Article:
By Chris Emma–

(CBS) With each passing blitz, Broncos defensive coordinator Wade Phillips must have been holding in a laugh.

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The Bears’ offensive line wasn’t ready for what was coming from the defending Super Bowl champions in their preseason opener Thursday. Teams don’t game plan much, if at all, for the first preseason game, and the Bears looked quite unprepared.

Phillips brought the heat in unexpected ways and exposed the Bears’ weaknesses on the offensive line. The Broncos beat the Bears in a 22-0 drubbing at Soldier Field.

“We didn’t execute as well as we need to or as well as we should have,” Bears coach John Fox said of the offensive line after the game. “Part of it’s recognition, getting it communicated and we didn’t do that as well as we should have.”

Come Saturday morning, the Bears had cut two young linemen and signed a pair of veterans, Khaled Holmes and Shelley Smith. A few days before, they had waived Nick Becton and signed Mike Adams, a three-year veteran with 20 starts.

Prior to training camp, the Bears had signed veteran guard Amini Silatolu, who has played in 34 games and made 28 starts.

There has been a lot of shuffling along the Bears’ offensive line since April. Chicago general manager Ryan Pace made the move to draft Cody Whitehair in the second round, willing to realign the rest of the unit around his future at left guard.

The Bears were willing to even part ways with reliable veteran Matt Slauson two days after drafting Whitehair.

The sudden retirements of Manny Ramirez and Nate Chandler created greater concerns of depth, which forced the corresponding moves to fill depth.

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When second-year center Hroniss Grasu suffered a torn ACL in training camp to end his season, the Bears had to adjust again, this time moving Ted Larsen into the role of center in a maneuver to foster Whitehair’s future at left guard.

From cutting Slauson to transitioning Larsen and adding veteran depth pieces in between, most of the Bears’ moves on the offensive line are centered around Whitehair’s future at left guard. Pace believed in the Kansas State product and was willing to rework the Bears’ plans.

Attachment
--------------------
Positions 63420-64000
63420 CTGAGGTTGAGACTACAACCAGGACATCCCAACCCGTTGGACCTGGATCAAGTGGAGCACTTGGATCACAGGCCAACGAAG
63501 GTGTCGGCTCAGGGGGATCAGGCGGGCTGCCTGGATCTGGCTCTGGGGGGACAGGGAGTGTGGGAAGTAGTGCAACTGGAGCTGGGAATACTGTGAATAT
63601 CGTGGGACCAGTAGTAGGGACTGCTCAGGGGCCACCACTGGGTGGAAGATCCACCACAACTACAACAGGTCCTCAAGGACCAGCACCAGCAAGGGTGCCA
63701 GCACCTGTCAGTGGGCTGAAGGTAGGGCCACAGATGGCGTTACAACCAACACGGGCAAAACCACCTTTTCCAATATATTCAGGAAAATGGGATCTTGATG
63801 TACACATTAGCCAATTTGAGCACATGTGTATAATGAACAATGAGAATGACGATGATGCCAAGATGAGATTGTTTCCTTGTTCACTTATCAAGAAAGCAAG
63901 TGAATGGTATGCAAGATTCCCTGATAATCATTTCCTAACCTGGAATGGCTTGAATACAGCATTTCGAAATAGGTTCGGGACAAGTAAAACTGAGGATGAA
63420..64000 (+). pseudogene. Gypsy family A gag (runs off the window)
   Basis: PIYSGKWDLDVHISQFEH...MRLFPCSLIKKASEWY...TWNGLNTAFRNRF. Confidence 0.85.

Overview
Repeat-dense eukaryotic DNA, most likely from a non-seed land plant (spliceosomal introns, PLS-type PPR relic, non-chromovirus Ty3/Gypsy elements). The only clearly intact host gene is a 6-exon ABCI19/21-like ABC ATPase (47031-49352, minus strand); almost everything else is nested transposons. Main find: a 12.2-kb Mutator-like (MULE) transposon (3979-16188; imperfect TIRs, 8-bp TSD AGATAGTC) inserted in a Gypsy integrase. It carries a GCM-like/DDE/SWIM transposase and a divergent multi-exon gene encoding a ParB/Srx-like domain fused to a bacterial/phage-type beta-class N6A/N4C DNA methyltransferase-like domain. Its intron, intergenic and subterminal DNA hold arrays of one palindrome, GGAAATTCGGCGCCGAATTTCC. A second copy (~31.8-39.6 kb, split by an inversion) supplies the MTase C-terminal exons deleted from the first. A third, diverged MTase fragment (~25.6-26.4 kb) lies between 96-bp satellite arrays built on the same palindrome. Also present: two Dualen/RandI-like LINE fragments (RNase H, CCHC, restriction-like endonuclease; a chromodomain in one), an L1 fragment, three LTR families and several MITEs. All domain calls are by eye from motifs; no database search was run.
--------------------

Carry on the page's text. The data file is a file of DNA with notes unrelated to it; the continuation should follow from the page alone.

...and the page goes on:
The Bears’ youth on the offensive line was exposed in the preseason debut, with players like Donovan Williams, Cornelius Edison, Dan Buchholz, Martin Wallace and more combining for zero career NFL starts.

The presence of a veteran player like Slauson would’ve been a help for this team. In his absence, the Bears have with their recent flurry of moves looked to add a little more experience to their reserve unit, with 48 combined starts on the second team as an insurance policy behind Whitehair, Charles Leno and a starting group that can’t afford more attrition.

Of course, experience doesn’t necessarily mean they’re in a better position.

“Again, we’re always looking to get better,” Fox said of the most recent moves. “We’ll see how that pans out. Obviously, they’re a little behind as far as knowledge of our systems. But our coaches will work with them and hopefully get them schooled up by Thursday.”

The Bears are desperately hoping for good health on the offensive line. The same can be said for 31 other teams, but the Bears simply don’t have the depth to replace another starter. They’ve tried to secure veteran depth in case of emergency, though that’s not a promising proposition.

Coaching and preparation may help the Bears’ offensive line prevent blitzing in the aftermath of Phillips’ stunts, but that only brings the unit back to competence.

Early on, it’s apparent the Bears’ depth — or lack thereof — is a great concern moving forward.

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Chris Emma covers the Bears, Chicago’s sports scene and more for CBSChicago.com. Follow him on Twitter @CEmma670 and like his Facebook page.